Shawnee Love • May 24, 2018
The Saskatchewan Workers’ Compensation Board recently concluded that the suicide of a worker was caused by bullying at his workplace. Interestingly, the bullying wasn’t by peers or his manager but by the elected councilors of the small municipality he worked at.
Those involved sought to defend themselves by arguing they didn’t intend for the man to commit suicide AND they should have been told about his mental health issues. However, they are wrong on both counts.
- When it comes to bullying or harassment, intentions don’t matter. What matters are the results.
- His mental health status should not have been communicated to them. Privacy legislation says that kind of information shouldn’t be shared with anyone who doesn’t need to know. Those councilors didn’t need to know because they shouldn’t have been communicating with him. They overstepped their authority and the chain of command. They were out of line.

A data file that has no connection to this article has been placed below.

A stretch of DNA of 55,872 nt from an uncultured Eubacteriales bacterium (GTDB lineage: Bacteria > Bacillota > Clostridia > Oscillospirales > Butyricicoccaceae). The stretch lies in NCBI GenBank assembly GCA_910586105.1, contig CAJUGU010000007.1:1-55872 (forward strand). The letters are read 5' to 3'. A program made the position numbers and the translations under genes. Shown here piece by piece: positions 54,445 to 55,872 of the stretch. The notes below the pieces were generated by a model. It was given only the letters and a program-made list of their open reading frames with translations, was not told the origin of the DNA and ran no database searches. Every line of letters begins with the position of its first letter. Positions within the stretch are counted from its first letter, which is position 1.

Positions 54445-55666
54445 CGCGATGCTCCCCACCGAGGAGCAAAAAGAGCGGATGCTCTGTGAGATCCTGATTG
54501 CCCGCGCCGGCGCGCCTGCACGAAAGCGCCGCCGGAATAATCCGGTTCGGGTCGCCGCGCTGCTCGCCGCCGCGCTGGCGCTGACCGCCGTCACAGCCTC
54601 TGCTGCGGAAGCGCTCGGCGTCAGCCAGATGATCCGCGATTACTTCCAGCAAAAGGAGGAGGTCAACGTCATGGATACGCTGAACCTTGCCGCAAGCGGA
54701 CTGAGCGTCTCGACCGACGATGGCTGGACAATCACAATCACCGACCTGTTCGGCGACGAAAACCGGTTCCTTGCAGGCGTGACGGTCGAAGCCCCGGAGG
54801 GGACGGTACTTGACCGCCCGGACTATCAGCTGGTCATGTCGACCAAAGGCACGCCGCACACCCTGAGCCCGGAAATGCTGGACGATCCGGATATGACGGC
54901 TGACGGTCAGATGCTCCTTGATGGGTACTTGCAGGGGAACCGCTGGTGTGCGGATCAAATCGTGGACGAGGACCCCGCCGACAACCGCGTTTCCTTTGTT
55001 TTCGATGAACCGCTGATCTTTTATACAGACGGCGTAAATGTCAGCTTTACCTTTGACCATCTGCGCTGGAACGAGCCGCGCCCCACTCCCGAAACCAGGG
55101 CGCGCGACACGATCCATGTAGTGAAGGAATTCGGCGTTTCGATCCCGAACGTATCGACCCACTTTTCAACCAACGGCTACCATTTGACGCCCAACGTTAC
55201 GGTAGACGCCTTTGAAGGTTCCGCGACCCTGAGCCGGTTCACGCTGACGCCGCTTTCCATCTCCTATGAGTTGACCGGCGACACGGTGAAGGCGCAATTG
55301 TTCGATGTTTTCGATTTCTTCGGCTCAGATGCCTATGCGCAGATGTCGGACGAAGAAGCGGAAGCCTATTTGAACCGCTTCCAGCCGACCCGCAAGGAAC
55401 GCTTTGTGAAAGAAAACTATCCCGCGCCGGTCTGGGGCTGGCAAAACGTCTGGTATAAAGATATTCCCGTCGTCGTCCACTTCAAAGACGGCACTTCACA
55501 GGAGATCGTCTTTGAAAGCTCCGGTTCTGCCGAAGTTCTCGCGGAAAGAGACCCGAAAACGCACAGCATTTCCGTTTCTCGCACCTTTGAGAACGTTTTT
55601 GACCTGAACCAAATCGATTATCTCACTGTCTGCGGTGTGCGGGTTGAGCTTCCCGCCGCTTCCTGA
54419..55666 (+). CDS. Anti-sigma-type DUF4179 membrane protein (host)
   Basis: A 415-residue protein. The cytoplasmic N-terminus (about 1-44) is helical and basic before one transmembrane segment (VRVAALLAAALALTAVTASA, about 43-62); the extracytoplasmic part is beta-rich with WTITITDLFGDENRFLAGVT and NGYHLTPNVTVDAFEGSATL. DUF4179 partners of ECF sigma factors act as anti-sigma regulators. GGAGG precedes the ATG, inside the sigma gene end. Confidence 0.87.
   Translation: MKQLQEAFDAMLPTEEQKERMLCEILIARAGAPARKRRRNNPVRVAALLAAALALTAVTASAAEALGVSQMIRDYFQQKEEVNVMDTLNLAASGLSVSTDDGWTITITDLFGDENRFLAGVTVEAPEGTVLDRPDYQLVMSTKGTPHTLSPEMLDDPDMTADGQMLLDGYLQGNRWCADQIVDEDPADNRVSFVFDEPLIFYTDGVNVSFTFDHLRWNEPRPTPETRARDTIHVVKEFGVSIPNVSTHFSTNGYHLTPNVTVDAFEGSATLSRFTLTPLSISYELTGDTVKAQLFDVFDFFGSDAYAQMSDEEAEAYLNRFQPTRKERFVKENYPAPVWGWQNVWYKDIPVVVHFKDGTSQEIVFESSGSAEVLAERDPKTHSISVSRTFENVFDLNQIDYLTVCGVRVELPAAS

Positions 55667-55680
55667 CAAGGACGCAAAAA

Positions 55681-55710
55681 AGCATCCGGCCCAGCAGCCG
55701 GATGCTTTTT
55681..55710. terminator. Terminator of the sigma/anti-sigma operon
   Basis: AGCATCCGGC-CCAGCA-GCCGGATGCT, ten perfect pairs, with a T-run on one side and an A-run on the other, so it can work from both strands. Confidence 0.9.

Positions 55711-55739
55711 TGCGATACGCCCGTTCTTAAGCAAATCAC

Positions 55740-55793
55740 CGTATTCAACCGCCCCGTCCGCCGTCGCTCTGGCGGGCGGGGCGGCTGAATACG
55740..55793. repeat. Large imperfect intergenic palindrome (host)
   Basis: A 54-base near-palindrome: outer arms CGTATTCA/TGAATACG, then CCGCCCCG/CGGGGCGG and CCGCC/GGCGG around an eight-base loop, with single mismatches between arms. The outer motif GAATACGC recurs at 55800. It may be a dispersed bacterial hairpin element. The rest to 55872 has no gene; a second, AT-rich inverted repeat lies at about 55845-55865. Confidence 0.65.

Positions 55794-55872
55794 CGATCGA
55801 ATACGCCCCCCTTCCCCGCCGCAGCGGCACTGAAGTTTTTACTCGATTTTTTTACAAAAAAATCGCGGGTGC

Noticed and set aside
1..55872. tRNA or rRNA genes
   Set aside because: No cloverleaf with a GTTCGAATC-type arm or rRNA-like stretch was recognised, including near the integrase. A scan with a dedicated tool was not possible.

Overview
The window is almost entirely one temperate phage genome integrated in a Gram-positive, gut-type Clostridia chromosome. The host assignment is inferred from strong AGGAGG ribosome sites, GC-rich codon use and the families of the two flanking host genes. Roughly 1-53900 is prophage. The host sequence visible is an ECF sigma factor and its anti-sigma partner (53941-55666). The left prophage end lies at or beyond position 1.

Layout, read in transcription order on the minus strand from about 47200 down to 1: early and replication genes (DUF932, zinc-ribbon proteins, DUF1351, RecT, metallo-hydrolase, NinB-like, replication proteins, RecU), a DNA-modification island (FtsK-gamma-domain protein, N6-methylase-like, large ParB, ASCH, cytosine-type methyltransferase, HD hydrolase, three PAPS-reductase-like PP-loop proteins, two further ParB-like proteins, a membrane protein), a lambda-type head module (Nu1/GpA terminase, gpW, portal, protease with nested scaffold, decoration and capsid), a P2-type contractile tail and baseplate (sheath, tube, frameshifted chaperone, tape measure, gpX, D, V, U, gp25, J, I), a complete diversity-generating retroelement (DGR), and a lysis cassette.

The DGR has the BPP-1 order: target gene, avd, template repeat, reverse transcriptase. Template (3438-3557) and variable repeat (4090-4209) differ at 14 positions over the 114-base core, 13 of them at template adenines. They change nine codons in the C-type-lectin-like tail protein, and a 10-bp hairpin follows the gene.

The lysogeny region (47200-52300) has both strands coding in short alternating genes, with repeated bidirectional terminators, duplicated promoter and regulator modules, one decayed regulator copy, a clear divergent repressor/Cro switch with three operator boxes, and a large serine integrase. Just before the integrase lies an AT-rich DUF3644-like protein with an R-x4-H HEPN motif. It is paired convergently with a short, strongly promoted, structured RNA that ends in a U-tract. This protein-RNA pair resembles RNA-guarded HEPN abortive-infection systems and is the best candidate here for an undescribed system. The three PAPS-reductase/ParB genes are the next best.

They were also in the wrong because their communications with the man were rude and often initiated outside of his working hours, both demonstrations of disrespect, aka bullying.
Their conduct was also problematic because they had power (whether actual or perceived) over the budgets and headcounts of the municipality. They could impact whether he had a job or not, which creates an implied threat behind their communications.
It’s easy to point out where they went wrong, but I want to talk about how to prevent it from happening again.
One of my thoughts is that people who get elected can become bosses without any training or even knowledge of the laws, policies or best practices surrounding employment and the responsibilities of manager.
Is it time to require a minimum level of managerial competency for anyone seeking a political or board position? Could we introduce mandatory training for board members and elected or appointed officials in the laws, policies, industry standards and best practices surrounding employment and people management?
What say you?